Emilio Scotto (Buenos Aires, September 27, 1954) is an Argentine adventurer, photojournalist, and writer. As of 2009, he holds the Guinness record for the world’s longest motorcycle ride, spanning 10 years, 279 countries and a total distance of 457,000 miles (735,000 km). The ride was done on a 1980 Honda Gold Wing GL1100 motorcycle Scotto calls “Black Princess." Scotto recounted his travels in a 224-page book illustrated with his photographs, The Longest Ride: My Ten-Year 500,000 Mile Motorcycle Journey, published in 2007.
In interviews, Scotto is known to make hyperbolic boasts on the importance of his adventures, such as "This is more than a trip around the world, it's the biggest trip in the history of human beings."
The story behind it
In 1985, Scotto quit his job as a Buenos Aires sales representative for the pharmaceutical company Pfizer to see the world on his five-year-old 1100 cc Honda Goldwing Interstate. Scotto, who had never travelled outside of Argentina before, left with only $300 and no contacts for the many stops on his journey.
By the end of his journey in 1995, Scotto went through 13 64-page passports, and his motorcycle received one replacement engine, consumed 12,500 US gallons (47,000 L) of gasoline, 350 US gallons (1,300 L) of oil, 86 tires, 12 batteries, and nine new seats.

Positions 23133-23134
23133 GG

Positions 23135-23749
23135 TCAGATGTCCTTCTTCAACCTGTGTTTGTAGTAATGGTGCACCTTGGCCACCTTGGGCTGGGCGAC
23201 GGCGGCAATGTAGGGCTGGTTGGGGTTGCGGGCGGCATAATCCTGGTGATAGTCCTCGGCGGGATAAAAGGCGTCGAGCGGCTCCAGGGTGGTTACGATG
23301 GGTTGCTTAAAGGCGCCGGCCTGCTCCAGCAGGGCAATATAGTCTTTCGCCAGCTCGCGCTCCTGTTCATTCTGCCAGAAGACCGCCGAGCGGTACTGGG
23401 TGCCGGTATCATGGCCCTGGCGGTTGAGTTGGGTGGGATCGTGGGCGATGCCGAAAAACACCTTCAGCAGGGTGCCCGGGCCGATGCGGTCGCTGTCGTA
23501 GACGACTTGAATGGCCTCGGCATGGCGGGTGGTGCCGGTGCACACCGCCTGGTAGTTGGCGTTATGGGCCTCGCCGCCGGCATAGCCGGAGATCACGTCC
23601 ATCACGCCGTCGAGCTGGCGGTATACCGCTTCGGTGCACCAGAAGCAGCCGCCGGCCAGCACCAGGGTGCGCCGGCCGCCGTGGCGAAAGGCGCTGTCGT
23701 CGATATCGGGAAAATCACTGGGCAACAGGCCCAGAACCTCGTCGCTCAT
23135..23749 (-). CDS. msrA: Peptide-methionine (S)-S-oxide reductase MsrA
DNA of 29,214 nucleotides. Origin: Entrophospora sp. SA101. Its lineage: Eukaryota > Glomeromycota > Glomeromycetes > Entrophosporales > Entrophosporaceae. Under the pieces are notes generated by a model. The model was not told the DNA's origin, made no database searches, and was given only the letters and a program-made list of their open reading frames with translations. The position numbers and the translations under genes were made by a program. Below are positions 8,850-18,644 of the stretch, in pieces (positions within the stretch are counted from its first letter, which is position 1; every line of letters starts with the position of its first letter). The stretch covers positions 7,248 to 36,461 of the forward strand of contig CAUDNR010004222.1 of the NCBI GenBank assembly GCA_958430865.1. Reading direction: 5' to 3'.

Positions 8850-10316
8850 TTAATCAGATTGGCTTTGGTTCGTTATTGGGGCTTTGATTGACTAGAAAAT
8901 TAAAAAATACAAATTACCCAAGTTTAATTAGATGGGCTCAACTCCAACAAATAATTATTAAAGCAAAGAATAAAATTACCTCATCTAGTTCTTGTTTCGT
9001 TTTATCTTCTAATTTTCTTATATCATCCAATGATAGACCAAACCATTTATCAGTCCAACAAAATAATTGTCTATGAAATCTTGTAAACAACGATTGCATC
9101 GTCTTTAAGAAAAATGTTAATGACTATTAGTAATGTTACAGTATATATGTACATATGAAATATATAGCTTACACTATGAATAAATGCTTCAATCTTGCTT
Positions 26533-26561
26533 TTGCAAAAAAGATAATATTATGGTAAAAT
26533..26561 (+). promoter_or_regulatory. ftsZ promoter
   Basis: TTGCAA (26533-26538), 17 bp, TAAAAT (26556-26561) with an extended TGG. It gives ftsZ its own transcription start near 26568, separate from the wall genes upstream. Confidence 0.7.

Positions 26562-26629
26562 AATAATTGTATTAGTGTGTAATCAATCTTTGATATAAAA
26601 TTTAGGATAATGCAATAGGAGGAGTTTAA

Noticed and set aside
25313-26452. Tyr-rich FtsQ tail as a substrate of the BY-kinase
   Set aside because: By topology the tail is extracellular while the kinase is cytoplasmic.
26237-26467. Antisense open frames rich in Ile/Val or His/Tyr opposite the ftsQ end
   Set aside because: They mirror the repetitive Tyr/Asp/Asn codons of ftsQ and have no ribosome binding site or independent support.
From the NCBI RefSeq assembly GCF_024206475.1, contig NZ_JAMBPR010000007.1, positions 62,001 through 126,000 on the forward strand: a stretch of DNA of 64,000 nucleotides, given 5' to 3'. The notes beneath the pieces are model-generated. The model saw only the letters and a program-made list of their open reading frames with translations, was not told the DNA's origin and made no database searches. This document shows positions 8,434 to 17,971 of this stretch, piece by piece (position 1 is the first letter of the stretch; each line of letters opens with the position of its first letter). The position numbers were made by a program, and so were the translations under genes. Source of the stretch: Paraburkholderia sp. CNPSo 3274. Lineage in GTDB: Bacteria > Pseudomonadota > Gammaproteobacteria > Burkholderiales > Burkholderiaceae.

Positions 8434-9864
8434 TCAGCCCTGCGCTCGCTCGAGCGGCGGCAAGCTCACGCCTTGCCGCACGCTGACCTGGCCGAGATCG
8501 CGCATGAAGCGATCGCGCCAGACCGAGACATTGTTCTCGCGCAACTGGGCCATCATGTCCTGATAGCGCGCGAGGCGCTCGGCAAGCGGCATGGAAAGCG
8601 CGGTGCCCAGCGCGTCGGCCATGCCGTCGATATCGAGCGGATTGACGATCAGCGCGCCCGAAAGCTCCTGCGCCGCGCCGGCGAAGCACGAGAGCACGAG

Scotto's odyssey was often perilous, including journeys through Nicaragua in 1985 during its civil war and Kuwait prior to the 1991 invasion by Iraq. The most dangerous part of his trip, he would later recall, came in Africa when he was arrested as a suspected spy in Burundi, Chad, and Cameroon. He was also jailed on suspicion of carrying a forged passport in Zimbabwe. In Liberia, he came into the country during a period of military upheaval and needed to hide in a diplomatic compound in Monrovia for several days until he could receive safe passage out of the country.
Scotto was not able to arrange to bring his motorcycle into North Korea, but he was able to walk by foot the demarcation zone separating that country from South Korea. He was nearly denied access to China when border officials insisted that he pay a $70,000 entry fee. Intervention by the Motorcycle Club of Beijing helped him enter the country without any prepayment.
Although Scotto did not publicize his journey when he first departed, news of his adventure began to spread during his travels. In late 1986, when he was stranded in New York City, a television news report helped bring in donations that allowed him to cross the ocean. Scotto was able to personally present a letter to Pope John Paul II at the Vatican, and Libyan leader Col. Muammar al-Gaddafi provided him with $300 for the African portion of his journey. During the latter part of his journey, he received corporate sponsorship from Pepsi, Agip and Metzeler.
In 1991, Scotto married Monica Pino in New Delhi, India. She was his companion on the final four years of his trek.
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